Saturday, September 7, 2013

One day I wrote her name upon the strand,
     But came the waves and washed it away:
     Again I wrote it with a second hand,
     But came the tide, and made my pains his prey.
Vain man, said she, that dost in vain assay
     A mortal thing so to immortalize!
     For I myself shall like to this decay,
     And eek my name be wiped out likewise.

                       from Amoretti, Sonnet 75 by Edmund Spenser 

I love underground and offbeat tours, so when we visited Montreal a couple of weeks ago, I was all over a visit to the Pointe-à-Callière Museum.

One description read:

Pointe-à-Callière is a national historic site rising above the actual remains of the city's birthplace. It takes visitors on an authentic archaeological tour from the 14th century, when Natives camped on the site, right up to the present. They'll see Native artefacts, the city's first Catholic cemetery, its first marketplace, and lots more. Cutting-edge technology and a multimedia show bring Montréal's past to life in a whole new light. The Museum's contemporary building is linked by an underground passage to the Ancienne Douane, Montréal's first Custom House, leading through an archaeological crypt safeguarding more than six centuries of history, beneath the raised portion of Place Royale.

It sounded really cool -- go underground (literally) and view remains of the city dating back to the 14th century. We couldn't wait.1

The remains of one of the buildings struck me particularly. It was the broken foundation of a building described as a house that was once five stories high. I could imagine it -- quite a grand house for its time. Quarrying, cutting, and moving all the stone used to build it must have been a monumental task. I wonder about the man who ordered its construction. To build a house that big, he must have invested a lot of time and care in designing and building it. And now, a few centuries later, there's almost nothing to show for all his effort.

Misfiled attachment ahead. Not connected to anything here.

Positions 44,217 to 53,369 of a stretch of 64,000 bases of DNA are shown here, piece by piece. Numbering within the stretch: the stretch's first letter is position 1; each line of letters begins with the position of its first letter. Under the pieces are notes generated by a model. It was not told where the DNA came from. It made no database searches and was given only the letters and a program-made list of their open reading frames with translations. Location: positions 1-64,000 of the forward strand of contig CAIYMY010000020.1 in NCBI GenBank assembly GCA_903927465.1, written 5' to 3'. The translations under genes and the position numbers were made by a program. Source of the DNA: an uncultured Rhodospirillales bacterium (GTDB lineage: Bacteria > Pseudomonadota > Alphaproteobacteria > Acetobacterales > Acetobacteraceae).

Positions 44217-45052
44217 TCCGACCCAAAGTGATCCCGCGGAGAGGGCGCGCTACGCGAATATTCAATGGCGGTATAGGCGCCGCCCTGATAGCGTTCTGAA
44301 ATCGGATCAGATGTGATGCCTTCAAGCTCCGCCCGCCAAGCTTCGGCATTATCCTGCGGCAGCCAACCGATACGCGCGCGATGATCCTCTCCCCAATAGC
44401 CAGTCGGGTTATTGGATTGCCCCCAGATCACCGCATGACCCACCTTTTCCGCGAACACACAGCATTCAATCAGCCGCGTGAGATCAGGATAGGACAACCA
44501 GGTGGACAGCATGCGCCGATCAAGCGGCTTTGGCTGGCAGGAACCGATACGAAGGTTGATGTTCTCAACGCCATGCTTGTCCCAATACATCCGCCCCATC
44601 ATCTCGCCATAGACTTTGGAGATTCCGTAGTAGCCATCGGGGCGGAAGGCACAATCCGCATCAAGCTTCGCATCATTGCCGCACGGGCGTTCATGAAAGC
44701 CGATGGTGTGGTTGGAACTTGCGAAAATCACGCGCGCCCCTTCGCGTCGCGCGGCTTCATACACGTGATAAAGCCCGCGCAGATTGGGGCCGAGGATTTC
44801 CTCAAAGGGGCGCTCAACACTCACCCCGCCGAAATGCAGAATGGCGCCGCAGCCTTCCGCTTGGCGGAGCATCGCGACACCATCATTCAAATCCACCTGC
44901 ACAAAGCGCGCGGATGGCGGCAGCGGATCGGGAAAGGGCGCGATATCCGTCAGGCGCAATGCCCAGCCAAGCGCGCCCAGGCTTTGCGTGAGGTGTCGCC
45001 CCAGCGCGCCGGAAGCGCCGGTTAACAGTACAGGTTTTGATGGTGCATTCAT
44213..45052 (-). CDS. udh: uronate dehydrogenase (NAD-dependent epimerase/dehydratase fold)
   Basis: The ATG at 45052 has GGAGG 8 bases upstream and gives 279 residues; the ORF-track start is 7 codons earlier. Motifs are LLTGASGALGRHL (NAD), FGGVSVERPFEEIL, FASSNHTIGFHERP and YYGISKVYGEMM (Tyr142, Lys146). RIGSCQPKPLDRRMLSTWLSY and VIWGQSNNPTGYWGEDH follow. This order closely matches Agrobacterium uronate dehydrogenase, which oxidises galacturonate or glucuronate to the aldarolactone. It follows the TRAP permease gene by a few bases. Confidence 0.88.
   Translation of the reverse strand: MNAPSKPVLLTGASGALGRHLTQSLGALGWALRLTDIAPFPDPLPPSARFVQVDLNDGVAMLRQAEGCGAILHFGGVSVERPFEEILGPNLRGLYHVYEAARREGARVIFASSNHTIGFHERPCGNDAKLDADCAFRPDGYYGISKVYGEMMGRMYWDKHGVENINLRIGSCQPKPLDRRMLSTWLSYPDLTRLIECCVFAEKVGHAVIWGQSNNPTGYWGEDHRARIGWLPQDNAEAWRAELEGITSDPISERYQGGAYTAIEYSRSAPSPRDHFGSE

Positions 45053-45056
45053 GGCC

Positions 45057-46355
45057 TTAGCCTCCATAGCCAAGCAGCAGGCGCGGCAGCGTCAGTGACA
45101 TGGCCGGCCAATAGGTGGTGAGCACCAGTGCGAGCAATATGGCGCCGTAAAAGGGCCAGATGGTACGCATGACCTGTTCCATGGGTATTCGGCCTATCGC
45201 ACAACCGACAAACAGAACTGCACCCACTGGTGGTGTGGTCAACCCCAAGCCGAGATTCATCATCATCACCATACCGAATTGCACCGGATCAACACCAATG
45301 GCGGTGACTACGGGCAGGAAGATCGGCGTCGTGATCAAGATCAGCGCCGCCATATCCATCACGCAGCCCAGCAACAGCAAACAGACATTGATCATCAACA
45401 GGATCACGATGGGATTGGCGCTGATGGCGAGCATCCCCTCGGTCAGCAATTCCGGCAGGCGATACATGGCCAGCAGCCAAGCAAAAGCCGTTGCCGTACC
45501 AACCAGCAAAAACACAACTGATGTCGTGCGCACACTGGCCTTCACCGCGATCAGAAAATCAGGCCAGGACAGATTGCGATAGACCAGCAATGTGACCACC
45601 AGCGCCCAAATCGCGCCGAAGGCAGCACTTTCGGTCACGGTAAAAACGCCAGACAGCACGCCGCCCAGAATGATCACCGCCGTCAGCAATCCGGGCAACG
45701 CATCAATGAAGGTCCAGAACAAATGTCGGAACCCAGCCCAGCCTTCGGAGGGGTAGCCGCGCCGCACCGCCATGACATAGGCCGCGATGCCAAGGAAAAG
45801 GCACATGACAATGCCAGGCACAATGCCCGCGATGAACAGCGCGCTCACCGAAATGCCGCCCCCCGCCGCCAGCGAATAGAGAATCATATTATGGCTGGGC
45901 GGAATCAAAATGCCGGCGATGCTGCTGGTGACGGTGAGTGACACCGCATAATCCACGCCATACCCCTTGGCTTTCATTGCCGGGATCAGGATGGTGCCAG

Seeing the rubble, it made me wonder what exactly it is that I'm building with my days. I've never even attempted to undertake a project even a fraction as grand as that house must have been. Most of my time is spent so mundanely -- packing lunches, wiping fingerprints, mopping messes. The efforts I make rarely last even thirty minutes. I might as well be writing my name in the sand. The tides can make my pains its prey because I don't feel like the wise man building on the rock. More like the fool.

I suppose that every mom goes through the blahs like this. The sun will probably come out tomorrow.


1 Now that I've made the museum seem like some kind of great experience, I feel compelled to provide a caveat to the would-be traveller. If you plan to see it, don't. Overall, it was not nearly as awesome as I'd hoped. In the museum's defense, we opted to skip the guided tour because it's really hard to keep a 3-year-old patient and non-disruptive. Possibly, a guide would have made it much more interesting. Exploring on our own, though, we concluded it was indeed the dullest, most uninteresting museum we've ever visited. They had a Beatles exhibit as well, which was lame. Seriously, how does someone make the Beatles boring? I was so disappointed I actually considered asking for my money back.


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